Why Pixie Dust Isn’t necessary

Yesterday we wrote about CalPERS, and the request by Dane Hutchings, legislative representative to the League of California Cities, imploring the CalPERS team to “think outside the Box” in order to generate a fund return that exceeded their 7% annual return on assets objective (ROA). We were wondering what magic potion they might discover that would altar the long-term return expectations for a variety of asset classes.

However, managing a pension plan isn’t about generating the highest return, but it is very much about providing the promised benefit at the lowest cost. As we’ve stated many times before, the true objective for a pension system is that plan’s specific liabilities, and not some made up ROA. We would like to further explain.

  1. Liabilities are highly interest rate sensitive. If rates go up (as most believe that they will) there is a good chance liability growth in present value dollars will be negative, just as the return on long bonds would be negative in that scenario, too.
  2. A pension plan’s true growth objective is to have asset growth exceed liability growth so the economic funded ratio/status is enhanced. Earning the ROA is not the goal here.
  3. The true economic funded ratio for a public pension plan is not currently known, as plans are not using a mark-to-market discount rate to value their liabilities. Yes, a discount rate of 4% (AA Corporate under FASB) or Treasury rate (3%) would increase the value of plan liabilities and reduce the plan’s funded ratio, but it would create the base case from which appropriate action can and then should be taken.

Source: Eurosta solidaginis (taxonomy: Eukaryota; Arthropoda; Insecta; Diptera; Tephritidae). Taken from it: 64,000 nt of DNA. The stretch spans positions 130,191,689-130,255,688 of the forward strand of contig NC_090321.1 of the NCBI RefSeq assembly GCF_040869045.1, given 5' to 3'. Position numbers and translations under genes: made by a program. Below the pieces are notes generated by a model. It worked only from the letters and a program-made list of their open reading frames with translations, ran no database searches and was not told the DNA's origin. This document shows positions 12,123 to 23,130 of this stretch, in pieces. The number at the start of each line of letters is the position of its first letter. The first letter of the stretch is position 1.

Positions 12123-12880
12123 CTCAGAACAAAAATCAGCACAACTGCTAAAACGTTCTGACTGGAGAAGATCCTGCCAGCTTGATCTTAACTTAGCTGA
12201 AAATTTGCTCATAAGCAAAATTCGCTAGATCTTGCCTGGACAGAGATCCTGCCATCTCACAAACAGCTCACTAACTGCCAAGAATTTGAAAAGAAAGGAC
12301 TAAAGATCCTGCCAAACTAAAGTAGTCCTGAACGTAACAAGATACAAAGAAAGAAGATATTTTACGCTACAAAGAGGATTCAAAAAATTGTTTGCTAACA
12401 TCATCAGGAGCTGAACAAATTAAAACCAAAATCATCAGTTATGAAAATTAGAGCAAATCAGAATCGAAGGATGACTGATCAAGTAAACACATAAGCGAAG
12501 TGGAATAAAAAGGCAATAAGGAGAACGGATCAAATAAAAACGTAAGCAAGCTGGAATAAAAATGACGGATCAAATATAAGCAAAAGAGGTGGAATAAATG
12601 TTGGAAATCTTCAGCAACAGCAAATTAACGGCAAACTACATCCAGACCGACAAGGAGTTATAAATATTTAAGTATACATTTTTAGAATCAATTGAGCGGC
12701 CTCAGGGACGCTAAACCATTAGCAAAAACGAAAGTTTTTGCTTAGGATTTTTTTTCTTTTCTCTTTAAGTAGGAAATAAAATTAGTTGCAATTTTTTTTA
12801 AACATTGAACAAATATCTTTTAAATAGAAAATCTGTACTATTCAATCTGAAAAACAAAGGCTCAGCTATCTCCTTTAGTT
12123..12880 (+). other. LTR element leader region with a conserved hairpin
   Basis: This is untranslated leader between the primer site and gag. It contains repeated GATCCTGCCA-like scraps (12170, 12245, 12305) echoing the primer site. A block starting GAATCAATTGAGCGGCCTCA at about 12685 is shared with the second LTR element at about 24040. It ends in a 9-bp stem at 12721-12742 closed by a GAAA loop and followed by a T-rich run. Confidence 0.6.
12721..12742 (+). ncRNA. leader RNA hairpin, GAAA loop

Let’s look at the scenario below. Clearly, assets do not need to achieve the 7.5% ROA objective to witness meaningful improvement in the plan’s funded status provided that asset growth exceeds liability growth. In our scenario, with liability growth of -2.56% annually, a 5% asset growth rate produces 7.6% annual alpha for assets relative to liabilities, and it improves the funded ratio from 60% to 87.8% in just 5 years. If markets cooperate, and the annual return achieved is 7%, then the funded ratio dramatically rises to 96.5%. Knowing the true economic reality of a plan’s liabilities can lead to better decision making, while eliminating the need for pixie dust to be thrown at the “problem”.

   5-year Scenario

                 What would happen to a plan’s liabilities if long U.S. Interest Rates were to rise 60 basis points per year for the next 5 years?

                 30-year Treasury at 3.00% going to 6.00%

                 Liability growth rate would be -2.56% annually or –12.81% cumulative

                 Note: duration of liabilities = 12 years

                                                 —– Annual Growth Rate —–